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As evictions begin in earnest with delinquent renters looking for a new place to live, Fannie Mae (the organization that underwrites mortgage loans for millions of people around the country) is making it easier for renters to buy a home. Of course, renters with an eviction aren’t likely to be candidates for Fannie’s new program, but who will be, and will those candidacies make any difference at all for landlords losing maybe their best tenants?

Fannie’s program, beginning Sept 18, will allow Desktop Underwriting using rental payment history to boost the credit-worthiness of prospective home buyers. A buyer with spotty or limited credit can improve chances of qualifying for a mortgage loan by adding a year’s worth of on-time rent payments

Sounds good, but looking even a couple of inches deeper, it doesn’t look like rental owners are in any danger of losing some of their best tenants. troublesome questions temper what might appear to be a worthwhile program. We’ll look at those in a minute.

Some one in five Americans have little established credit history. That’s all Americans. Black and Hispanic consumers skew the numbers with almost three in ten of them falling into the little-credit category. But they pay their rent consistently. This new underwriting program is supposed to improve their eligibility by making 17 percent more people eligible for loan approvals, the number that Fannie suggests would have qualified had this new program been in place in the past.

Fannie estimates that fewer than 5 percent of landlords report renters’ payments on credit reports. Fannie’s underwriters will be able to access, with applicants’ permission, bank records to prove consistent rent payment.

Pertinent factors go unnoticed in the hoopla surrounding the introduction of this program.

First, these first-time home buyers will likely be looking to buy affordable housing. Problem is, it simply doesn’t exist now. Prospective home buyers search in vain for any housing much less what they can afford. They hesitate to give up their present home because there’s no guarantee they can find any new home to move into, much less afford. Precise figures for the lack of affordable housing are difficult to come by, but homes to buy get gobbled up by more qualified buyers competing with each other and running up the prices. Taylor Morrison Home Corporation CEO Cheryl Palmer was quoted on CNBC on July 7 of this year “We are at multiyear lows as far as new and resale inventory, and, honestly, it’s going to be very difficult for us to make up the shortage, the deficit that we’ve been building up for more than a decade now.”

It’s all well and good to make financing available to people who might not otherwise be able to get a mortgage, but the point is moot if there’s nothing to buy.

Second, there’s the pesky issue of the FICO score. The minimum score a lender will even consider is 620. Lenders can take into consideration consistent rental payments, but that 620 score just won’t go away for an applicant with a lower score. Rental history won’t make any difference. Fannie’s underwriting standards state specifically, “DU currently uses credit scores to ensure compliance with the 620 minimum representative credit score requirement.” The reason for the Desktop Underwriting program is to beef up a lack of credit, not improve the credit score. In fact, Fannie even admits that in their news release about the program. Hugh Frater, CEO of Fannie Mae writes, “there is no way it can hurt their credit score, and it will only be used to help eligible homebuyers qualify for mortgage credit. Any records of missed or inconsistent rent payments identified in the bank account data (and not already reflected on the applicant’s credit report) won’t negatively affect their ability to qualify.” By the same token, if it can’t hurt their credit score, it can’t help it, either.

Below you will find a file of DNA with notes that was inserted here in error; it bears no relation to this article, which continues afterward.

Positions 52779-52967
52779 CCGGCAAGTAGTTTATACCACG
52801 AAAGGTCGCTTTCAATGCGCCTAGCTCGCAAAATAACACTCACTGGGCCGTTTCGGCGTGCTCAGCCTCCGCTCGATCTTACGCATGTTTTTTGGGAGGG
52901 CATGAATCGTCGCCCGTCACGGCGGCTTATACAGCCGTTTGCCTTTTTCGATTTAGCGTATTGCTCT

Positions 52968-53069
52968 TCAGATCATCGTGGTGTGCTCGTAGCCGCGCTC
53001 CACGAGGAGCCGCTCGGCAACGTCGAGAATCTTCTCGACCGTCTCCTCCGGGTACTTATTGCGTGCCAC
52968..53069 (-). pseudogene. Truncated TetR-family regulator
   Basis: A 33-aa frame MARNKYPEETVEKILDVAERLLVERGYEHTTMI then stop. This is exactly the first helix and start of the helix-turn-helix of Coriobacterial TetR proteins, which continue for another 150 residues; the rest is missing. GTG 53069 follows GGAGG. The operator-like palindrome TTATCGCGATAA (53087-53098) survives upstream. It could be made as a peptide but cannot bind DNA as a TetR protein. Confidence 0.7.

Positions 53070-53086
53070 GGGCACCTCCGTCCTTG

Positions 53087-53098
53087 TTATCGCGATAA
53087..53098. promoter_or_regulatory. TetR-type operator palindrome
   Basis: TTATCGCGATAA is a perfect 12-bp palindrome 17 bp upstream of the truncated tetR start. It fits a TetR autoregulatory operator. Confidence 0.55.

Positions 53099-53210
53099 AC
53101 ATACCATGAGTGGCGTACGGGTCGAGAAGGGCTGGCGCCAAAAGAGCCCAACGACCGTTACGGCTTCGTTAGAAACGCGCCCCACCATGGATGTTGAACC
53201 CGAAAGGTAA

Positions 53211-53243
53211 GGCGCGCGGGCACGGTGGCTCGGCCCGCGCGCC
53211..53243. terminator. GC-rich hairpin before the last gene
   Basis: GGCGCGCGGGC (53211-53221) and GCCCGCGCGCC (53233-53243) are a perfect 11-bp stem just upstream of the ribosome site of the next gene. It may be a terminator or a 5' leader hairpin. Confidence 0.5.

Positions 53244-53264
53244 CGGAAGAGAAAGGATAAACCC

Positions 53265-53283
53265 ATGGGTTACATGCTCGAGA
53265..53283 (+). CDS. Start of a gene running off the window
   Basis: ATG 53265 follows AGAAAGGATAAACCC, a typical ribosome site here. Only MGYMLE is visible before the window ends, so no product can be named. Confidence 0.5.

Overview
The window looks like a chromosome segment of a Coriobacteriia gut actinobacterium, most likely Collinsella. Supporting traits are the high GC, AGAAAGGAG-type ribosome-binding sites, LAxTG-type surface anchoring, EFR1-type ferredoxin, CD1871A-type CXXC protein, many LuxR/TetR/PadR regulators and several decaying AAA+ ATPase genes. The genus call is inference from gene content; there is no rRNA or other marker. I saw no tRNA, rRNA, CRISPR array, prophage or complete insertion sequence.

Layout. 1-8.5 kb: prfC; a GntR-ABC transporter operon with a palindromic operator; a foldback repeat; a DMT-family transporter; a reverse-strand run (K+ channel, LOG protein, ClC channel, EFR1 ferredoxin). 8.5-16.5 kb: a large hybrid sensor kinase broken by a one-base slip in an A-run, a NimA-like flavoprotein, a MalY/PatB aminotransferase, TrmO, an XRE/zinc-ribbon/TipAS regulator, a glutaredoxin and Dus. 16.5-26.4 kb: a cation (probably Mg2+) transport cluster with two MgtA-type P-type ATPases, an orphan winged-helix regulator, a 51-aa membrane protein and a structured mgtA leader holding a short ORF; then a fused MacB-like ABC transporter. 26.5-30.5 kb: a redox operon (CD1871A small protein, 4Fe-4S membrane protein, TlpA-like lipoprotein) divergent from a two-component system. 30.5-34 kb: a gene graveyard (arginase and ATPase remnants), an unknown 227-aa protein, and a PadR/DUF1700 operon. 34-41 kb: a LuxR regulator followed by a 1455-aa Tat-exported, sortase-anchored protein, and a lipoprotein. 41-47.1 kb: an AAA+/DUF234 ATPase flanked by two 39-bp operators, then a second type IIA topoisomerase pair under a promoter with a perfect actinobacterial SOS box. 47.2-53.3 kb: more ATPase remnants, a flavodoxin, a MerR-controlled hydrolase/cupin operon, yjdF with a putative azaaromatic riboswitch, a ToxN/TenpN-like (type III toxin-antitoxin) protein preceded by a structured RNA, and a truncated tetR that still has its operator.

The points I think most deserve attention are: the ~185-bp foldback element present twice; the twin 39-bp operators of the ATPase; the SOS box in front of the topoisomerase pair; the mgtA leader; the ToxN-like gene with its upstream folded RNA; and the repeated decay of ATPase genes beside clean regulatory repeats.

FICO scores, as we know, are based on several factors, half of which gauge credit and payment history. If credit is so spotty or score is so low that it negatively affects eligibility, all the rental payment history in the world won’t help a marginal buyer qualify.

The obvious question arises as to why Fannie instituted this program. If few, if any, homes are available to buy for any qualified buyer, and if the minimum FICO score will eliminate many borrowers who have limited credit, what’s the point in adding a new set of applicants, getting people’s hopes up, and then dashing them with current conditions?

Part of it may be Fannie’s stock price. It’s most recent close was about one dollar a share, that’s down from its all-time high of $85.03 on April 1, 2000, and its more recent high of $2.42 on June 10, 2021. They apparently live in hope because after the announcement of this new program on August 11, the stock dropped to $1.17 a share. Fannie Mae declined to comment about the reason for introducing the program right now. Even so, the in-the-tank stock price is a suspiciously contributing factor.

Rental owners are in little danger of losing some of their best tenants, the ones who diligently pay the rent, who have excellent landlord references, and who have steady jobs. Meanwhile, Fannie Mae has created a program that is good PR, but mostly show.

By Robert L. Cain

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